4. The Article "Characterization of Highway Runoff in Austin, Texas, Area" (J. of Envir. Engr., 1998: 131-137) gave a scatter plot, along with the simple regression line, of X = rainfall volume (m3) and Y = runoff volume (m3) for a particular location. The following is data from the article.

X: 5 12 14 17 23 30 40 47 55 67 72 81 96 112 127

Y: 4 10 13 15 15 25 27 46 38 46 53 70 82 99 100

Carry out a "complete" analysis using Simple Linear Regression and a 5% significance level. In addition use your results to estimate the amount of runoff volume for a rainfall volume of 65 m3, and provide a 95% C.I. for your estimate. Remember in your analysis to discuss the pertinent results obtained.

5. An experiment was designed by a market researcher to study the effects of two types of promotional expenditures on sales of a line of food products sold in supermarkets. Sixteen locations were selected at random for the test. The researcher collected data on three factors. The data is given below, where y = sales volume ($ ten thousands), x1 = media expenditures ($ thousands), and x2 = point-of-sale expenditures ($ thousands).

y: 8.74 10.53 10.99 11.97 12.74 12.83 14.69 15.30 16.11

x1: 2 2 2 2 3 3 3 3 4

x2: 2 3 4 5 2 3 4 5 2

y: 16.31 16.46 17.69 19.65 18.86 19.93 20.51

x1: 4 4 4 5 5 5 5

x2: 3 4 5 2 3 4 5

The following model is proposed:

Y = b0 + b1x1 + b2x2 + e

Carry out a "complete" multiple regression analysis of this model. In addition

predict y for x1 = 3, and x2 = 3, and give a 95% C.I. for both Y|X, and E[Y|X].

6. (a)The article "Nonbloated Burned Clay Aggregate Concrete" (J. Materials, 1972: 555-563) reports the following data on 7-day flexural strength of nonbloated burned clay aggregate concrete samples (psi):

227 299 291 276 316 318 323 338 361 374 373 385 401 403 432 427 442 411 456 448 466 472 470 492 496 508 517 548 570 726 746 766

786 806 816 831

Test at a significance level of 5% to decide if flexural strength can be considered

to be normally distributed. Use the appropriate Goodness of Fit test.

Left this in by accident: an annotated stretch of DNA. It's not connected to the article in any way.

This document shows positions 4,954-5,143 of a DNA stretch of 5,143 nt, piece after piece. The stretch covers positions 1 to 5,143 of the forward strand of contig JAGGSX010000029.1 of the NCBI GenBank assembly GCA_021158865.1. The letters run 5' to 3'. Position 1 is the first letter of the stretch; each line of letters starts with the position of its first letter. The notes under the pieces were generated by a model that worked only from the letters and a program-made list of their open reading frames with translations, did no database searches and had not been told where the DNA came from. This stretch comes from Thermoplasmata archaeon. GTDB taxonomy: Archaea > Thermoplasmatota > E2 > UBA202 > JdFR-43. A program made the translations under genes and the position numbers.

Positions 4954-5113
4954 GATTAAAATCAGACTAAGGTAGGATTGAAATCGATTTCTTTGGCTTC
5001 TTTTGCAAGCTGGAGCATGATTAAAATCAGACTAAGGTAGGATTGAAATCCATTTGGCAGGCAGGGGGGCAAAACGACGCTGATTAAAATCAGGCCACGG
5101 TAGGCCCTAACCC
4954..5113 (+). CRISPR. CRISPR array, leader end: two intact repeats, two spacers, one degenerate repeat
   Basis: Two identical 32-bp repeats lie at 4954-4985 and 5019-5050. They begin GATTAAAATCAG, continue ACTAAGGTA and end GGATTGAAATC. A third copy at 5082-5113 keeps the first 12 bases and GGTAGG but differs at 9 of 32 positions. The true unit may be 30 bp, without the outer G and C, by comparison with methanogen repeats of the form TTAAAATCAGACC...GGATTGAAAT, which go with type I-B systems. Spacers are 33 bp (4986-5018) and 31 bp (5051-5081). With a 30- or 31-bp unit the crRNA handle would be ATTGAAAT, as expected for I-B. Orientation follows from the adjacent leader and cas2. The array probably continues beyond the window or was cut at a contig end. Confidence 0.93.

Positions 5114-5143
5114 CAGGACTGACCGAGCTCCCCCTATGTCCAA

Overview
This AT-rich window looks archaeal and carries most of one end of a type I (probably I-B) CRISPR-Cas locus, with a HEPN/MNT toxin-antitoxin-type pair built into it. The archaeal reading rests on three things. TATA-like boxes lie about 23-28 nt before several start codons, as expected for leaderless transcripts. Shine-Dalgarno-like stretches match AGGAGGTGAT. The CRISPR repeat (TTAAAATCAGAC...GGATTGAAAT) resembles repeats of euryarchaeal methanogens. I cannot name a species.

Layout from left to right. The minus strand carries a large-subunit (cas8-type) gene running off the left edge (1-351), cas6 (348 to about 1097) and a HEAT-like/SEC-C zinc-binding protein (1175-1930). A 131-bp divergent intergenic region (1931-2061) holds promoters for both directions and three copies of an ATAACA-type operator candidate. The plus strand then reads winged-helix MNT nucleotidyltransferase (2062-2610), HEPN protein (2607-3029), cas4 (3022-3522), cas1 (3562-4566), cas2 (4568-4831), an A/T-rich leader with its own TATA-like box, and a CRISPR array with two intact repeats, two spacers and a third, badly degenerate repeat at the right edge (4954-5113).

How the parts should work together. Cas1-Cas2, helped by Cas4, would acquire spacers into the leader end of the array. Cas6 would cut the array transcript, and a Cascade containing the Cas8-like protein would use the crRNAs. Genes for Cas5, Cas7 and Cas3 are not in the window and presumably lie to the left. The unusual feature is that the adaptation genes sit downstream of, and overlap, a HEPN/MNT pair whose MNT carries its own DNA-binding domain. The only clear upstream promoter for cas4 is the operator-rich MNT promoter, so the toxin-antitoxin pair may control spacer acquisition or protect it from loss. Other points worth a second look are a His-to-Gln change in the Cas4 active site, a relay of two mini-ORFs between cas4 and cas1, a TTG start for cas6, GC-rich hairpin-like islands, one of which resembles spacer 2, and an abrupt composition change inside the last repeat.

(b) The article "Measuring the Exposure of Infants to Tobacco Smoke" (N. Engl.

J. Med., 1964: 1075-1078) reports on a study in which various measurements

were taken both from a random sample of infants who had been exposed to

household smoke and from a sample of unexposed infants. The accompanying

data consists of observations on urinary concentration of cotanine, a major

metabolite of nicotine. Does the data suggest that true average cotanine level

is higher in exposed infants than in unexposed infants by more than 25?

Cary out a test at a significance level of 5%.

Unexposed : 8 11 12 14 20 43 111

Exposed: 35 56 83 92 128 150 176 208

You can't assume normality, so use the appropriate nonparametric test.

© BrainMass Inc. brainmass.com September 24, 2018, 6:06 pm ad1c9bdddf - https://brainmass.com/statistics/regression-analysis/hypothesis-testing-normality-check-regression-analysis-284057#### Solution Summary

The solution provides step by step method for the calculation of test statistics, Anova, Regression equations The solution also provides step method for checking Normality assumption. Formula for the calculation and Interpretations of the results are also included. Interactive excel sheet is included. The user can edit the inputs and obtain the complete results for a new set of data.